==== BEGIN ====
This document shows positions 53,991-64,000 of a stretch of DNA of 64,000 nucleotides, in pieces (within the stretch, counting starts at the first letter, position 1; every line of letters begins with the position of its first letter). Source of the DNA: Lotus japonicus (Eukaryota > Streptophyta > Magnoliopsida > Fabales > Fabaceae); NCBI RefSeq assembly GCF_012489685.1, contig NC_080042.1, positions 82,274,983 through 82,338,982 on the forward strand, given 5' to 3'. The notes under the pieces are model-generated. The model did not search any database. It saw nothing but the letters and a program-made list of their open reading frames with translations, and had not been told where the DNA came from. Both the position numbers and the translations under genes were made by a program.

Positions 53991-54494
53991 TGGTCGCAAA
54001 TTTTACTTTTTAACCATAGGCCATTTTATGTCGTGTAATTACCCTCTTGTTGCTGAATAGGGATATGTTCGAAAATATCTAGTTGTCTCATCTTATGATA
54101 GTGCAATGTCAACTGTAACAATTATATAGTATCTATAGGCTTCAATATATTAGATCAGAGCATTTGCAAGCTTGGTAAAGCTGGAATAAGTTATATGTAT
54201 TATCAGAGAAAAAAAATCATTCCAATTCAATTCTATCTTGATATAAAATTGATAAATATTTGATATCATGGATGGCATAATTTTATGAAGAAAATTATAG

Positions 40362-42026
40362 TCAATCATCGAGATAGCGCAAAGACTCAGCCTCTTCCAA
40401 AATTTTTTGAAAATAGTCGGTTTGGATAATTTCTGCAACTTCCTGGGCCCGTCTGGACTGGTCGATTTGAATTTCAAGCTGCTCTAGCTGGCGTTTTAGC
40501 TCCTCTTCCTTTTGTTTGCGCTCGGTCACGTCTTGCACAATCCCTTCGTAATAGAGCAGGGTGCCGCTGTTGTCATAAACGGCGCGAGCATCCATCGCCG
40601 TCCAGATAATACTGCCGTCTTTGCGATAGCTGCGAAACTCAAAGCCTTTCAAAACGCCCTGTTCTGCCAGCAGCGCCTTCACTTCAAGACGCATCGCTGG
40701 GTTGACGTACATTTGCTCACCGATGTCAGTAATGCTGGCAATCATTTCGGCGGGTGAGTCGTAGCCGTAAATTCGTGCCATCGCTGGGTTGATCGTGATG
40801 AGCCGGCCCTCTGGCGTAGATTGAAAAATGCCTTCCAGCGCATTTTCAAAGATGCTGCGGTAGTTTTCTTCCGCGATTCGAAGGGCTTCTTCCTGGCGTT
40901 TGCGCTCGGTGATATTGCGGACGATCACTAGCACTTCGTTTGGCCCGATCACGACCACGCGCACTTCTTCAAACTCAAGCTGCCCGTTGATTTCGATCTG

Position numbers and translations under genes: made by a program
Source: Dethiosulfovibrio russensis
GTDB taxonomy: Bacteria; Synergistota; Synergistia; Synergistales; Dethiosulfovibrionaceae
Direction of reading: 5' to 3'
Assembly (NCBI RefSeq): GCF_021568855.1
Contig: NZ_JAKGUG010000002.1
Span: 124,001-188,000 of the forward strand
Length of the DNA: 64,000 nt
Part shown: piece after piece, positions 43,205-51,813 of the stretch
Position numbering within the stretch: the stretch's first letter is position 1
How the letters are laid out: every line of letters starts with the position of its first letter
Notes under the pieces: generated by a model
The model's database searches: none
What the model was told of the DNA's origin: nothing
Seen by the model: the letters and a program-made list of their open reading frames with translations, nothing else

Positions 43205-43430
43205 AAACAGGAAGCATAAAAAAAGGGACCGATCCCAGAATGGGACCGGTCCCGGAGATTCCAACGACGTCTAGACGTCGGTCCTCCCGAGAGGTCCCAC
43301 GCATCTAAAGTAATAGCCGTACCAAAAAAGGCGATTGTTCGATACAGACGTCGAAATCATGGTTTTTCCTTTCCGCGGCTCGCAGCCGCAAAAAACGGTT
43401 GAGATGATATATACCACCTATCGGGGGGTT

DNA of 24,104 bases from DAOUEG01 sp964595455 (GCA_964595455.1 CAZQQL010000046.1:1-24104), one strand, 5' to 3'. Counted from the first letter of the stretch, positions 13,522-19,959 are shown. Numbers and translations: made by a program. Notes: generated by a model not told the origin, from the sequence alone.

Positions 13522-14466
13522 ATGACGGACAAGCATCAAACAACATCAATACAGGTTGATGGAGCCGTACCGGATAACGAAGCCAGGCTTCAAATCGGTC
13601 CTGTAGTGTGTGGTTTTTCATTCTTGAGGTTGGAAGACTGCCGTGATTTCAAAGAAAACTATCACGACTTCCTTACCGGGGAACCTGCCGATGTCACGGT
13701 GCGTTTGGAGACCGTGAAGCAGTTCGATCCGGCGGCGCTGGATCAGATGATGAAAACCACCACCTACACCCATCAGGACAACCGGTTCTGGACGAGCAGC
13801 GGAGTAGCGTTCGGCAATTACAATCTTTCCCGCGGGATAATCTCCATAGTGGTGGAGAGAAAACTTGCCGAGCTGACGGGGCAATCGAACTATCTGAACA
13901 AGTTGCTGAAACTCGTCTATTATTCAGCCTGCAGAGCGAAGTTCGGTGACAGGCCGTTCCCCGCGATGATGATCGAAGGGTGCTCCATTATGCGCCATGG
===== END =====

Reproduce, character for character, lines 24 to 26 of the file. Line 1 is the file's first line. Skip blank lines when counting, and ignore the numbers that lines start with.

Position numbering within the stretch: the stretch's first letter is position 1
How the letters are laid out: every line of letters starts with the position of its first letter
Notes under the pieces: generated by a model